Data from: Agroforestry coffee soils increase the insect-suppressive potential offered by entomopathogenic fungi over full-sun soils: a case proposing a "bait-survival technique"
Moreira, Camila et al. (2020), Data from: Agroforestry coffee soils increase the insect-suppressive potential offered by entomopathogenic fungi over full-sun soils: a case proposing a "bait-survival technique", Dryad, Dataset, https://doi.org/10.5061/dryad.t91r232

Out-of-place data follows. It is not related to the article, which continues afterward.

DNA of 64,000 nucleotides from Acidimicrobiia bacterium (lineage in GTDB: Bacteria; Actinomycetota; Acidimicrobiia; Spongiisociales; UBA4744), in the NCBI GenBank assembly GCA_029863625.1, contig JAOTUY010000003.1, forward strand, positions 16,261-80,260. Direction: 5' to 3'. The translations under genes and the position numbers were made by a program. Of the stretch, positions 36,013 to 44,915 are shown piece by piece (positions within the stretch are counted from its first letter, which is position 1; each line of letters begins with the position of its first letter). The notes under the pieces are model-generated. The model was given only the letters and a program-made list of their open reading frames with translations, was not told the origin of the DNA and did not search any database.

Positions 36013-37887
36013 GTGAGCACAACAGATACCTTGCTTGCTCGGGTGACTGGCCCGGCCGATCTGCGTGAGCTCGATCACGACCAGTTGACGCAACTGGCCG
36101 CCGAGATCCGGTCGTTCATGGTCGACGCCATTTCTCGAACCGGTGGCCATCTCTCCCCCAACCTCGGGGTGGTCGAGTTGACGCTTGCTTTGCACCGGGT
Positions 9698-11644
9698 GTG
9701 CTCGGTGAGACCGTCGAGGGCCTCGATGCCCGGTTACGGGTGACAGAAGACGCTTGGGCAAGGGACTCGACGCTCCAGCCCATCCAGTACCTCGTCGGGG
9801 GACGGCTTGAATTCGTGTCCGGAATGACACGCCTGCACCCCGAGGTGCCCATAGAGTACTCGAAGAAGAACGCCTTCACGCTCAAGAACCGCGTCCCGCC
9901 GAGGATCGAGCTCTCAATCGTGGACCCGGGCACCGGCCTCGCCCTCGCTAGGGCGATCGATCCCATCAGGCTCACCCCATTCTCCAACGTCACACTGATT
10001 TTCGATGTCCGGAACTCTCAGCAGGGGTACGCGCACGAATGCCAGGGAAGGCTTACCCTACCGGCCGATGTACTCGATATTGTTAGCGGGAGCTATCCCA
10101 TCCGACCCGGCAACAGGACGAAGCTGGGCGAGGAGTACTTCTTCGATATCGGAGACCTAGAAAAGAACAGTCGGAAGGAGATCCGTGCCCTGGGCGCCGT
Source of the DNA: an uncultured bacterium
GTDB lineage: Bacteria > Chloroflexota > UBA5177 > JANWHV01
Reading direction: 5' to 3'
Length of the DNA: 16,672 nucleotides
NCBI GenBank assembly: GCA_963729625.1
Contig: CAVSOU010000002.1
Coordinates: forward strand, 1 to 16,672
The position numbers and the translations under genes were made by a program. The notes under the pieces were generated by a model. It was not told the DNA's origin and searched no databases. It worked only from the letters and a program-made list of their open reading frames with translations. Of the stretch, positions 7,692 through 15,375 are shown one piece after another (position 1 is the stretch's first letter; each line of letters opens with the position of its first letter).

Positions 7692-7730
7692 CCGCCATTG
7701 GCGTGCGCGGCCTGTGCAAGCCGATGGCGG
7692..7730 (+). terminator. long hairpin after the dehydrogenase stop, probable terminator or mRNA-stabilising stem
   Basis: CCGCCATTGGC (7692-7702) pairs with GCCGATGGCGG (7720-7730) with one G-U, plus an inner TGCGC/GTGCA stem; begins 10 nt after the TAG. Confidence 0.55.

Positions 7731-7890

Entomopathogenic fungi are important natural enemies of insects. However, there is little information on the insect-suppressive potential of these fungi and possible effects of farming management on this. Meanwhile, changes in natural landscapes due to agricultural intensification have caused considerable biodiversity loss and consequent decay of ecosystem services. However, the adoption of practices such as agroforestry in agroecosystems can foster abiotic and biotic conditions that conserve biodiversity, consequently restoring the provision of ecosystems services. Here, we assessed the effect of management systems (agroforestry or full-sun) on the pest-suppressive potential of entomopathogenic fungi in Brazilian coffee plantations. We used the insect-bait method coupled with survival analyses to assess the speed of kill by entomopathogenic fungi and their presence in soil samples from both farming systems. We found that insects exposed to agroforestry soils died more quickly than insects exposed to full-sun soils. Of the fungi isolated from the insect-baits, Metarhizium was found most frequently, followed by Beauveria. Meanwhile, Fusarium was frequently isolated as primary or secondary infections. We propose that the differential survival of insects is indicative of a greater suppressive potential by entomopathogenic fungi in agroforestry, and that this could be promoted by the diversified landscape, microclimatic stability and reduced soil disturbance in agroforestry systems. Furthermore, our results provide a useful demonstration of the potential use of the insect bait method to investigate pest suppressive potential through insect-bait mortality, and we term this the “bait survival technique”.